Current construction activity for a new school about 200 yards away
has caused a vibration or resonance in this single story 38 year old
wood frame house, from a diesel powered excavator. It's not that
bothersome or annoying just puzzling and it will cease it's present 8
hours, sometimes 6 days per week, when construction carries on to the
next stage. Ultimately the new school replacing the old 1950s one
will again be a quiet area, especially at night.
But it got me wondering; about wind farms and some of the objections
to them that have been raised?
New technologies, it seems, are always initially objected to. When
(steam) railways were first built, some towns, to their later cost,
objected to their smoke and noise coming anywhere near. When motor
cars were first introduced regulations were imposed that required a
man carrying a red flag at no more than three miles per hour to
precede them; might scare the horses! Also initially steam driven
ships carried masts and sails, etc. etc.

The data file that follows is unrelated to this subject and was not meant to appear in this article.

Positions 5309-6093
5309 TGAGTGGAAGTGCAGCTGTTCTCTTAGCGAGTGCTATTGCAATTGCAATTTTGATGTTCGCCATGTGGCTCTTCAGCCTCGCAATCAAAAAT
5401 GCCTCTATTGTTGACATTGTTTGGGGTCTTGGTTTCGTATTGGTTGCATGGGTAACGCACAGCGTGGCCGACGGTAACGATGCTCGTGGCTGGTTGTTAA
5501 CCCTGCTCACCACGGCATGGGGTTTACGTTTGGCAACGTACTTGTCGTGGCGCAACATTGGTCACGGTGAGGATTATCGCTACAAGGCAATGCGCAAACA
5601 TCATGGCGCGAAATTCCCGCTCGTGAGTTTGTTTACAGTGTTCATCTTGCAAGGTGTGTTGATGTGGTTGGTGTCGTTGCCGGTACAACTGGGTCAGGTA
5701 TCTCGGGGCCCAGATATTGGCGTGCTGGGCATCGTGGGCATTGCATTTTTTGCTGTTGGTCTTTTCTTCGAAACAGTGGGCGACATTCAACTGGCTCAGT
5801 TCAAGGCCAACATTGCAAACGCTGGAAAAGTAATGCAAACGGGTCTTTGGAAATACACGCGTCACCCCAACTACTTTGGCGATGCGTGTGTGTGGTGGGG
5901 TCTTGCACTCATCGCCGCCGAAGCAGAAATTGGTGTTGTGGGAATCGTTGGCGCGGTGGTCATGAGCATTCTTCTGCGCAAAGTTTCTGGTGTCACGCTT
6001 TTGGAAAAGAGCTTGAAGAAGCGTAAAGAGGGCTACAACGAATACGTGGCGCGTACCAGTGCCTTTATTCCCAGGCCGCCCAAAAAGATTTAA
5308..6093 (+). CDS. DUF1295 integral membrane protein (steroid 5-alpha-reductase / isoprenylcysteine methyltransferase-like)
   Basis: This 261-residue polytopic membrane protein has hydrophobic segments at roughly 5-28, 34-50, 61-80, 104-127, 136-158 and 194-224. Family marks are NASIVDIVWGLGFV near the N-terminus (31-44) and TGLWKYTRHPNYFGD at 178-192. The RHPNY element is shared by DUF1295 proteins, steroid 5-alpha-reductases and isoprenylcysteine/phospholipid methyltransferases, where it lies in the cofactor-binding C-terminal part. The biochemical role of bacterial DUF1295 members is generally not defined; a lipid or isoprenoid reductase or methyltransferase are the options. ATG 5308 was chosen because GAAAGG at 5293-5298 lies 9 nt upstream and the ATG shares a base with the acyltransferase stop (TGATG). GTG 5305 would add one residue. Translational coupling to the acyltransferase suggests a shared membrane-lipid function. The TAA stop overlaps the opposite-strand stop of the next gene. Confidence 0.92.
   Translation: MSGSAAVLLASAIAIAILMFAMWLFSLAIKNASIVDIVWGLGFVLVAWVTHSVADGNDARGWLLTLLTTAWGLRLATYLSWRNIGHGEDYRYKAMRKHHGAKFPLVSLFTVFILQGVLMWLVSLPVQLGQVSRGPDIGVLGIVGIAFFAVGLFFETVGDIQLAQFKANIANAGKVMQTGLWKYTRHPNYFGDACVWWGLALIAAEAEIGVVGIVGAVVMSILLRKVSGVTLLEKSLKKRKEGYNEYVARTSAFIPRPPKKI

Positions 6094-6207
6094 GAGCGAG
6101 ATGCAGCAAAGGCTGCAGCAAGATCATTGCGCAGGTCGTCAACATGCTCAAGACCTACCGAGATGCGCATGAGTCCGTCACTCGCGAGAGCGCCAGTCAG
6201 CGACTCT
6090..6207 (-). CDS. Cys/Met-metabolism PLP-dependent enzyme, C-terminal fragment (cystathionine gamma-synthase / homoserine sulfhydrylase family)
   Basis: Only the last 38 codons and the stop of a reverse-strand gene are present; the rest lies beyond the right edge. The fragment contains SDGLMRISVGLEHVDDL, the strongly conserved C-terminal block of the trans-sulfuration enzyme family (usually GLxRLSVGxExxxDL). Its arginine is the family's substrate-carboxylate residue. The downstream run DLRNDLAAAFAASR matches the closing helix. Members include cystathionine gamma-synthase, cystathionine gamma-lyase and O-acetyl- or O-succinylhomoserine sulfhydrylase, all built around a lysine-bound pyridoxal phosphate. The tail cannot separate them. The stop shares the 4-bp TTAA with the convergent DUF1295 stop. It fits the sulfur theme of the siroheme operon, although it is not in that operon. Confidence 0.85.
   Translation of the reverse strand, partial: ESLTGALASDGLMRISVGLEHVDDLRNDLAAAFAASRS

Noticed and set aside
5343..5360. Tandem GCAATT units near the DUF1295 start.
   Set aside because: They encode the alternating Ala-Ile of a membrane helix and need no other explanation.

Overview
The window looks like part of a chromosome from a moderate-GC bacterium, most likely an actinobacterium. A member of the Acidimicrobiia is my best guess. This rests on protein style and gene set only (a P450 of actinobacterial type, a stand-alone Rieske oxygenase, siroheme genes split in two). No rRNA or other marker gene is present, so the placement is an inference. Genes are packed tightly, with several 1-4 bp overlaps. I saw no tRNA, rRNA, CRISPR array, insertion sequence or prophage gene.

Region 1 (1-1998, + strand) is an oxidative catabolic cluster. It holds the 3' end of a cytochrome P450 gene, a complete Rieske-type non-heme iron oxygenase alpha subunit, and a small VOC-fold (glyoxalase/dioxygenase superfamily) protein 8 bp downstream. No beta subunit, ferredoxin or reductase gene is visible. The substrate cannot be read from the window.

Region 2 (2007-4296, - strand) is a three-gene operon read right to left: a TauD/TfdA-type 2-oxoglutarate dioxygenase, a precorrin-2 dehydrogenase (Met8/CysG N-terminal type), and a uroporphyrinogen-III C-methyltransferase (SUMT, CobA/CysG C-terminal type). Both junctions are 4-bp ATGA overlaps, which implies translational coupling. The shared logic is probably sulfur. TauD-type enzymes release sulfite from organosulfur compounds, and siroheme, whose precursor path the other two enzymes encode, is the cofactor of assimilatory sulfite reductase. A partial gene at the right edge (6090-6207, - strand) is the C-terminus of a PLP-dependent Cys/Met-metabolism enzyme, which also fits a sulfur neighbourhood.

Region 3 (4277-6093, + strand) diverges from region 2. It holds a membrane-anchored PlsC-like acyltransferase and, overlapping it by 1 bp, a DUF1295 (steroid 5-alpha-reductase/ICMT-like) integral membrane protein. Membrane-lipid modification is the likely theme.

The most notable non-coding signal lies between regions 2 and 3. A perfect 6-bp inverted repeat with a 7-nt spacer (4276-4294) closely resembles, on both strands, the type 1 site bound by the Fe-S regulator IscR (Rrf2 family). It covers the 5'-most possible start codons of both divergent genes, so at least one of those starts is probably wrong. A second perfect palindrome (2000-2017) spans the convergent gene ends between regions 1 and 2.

All part of an attitude of; "It's new, therefore it can't be any good
it!" or the NIMBY (Not in my backyard) syndrome!
One of the objections to wind farms has apparently been noise?
To date I have, mentally pooh-pooed the idea that a gentle 'whooshing'
noise could be objectionable!
But maybe one will have to build to reduce the 'Wind noise'. This
house btw, being low to the ground, ain't too bad even in 66 mph
winter storm gusts.
Maybe not wrong? Maybe there are noise concerns? While not objecting
at all to 'alternative energy' in all it's forms, from photo voltaic,
heat pumps and wind energy, just curious.
If noise were/is a consideration then one design parameter, to avoid
nuisance to humans and other creatures, would be to minimise it, both
at the wind turbines and one's home?
Of course some local development committee will be bound to find some
hare brained other means of objection. According to some housing
associations we should all live underground and have no effect on
anything or any neighbours above ground?
Typically 'No drying of clothes on outside line'. DURING AN ENERGY
COST CRUNCH, no less!
Consistently drying clothes outside, whenever possible, makes a lot
more sense and saves more energy than not idling your car in a drive
through line-up for several minutes!
But as Shakespeare observed "Lord, what fools these mortals be".
Comments, ideas, criticism, flaming, suggestions etc. invited.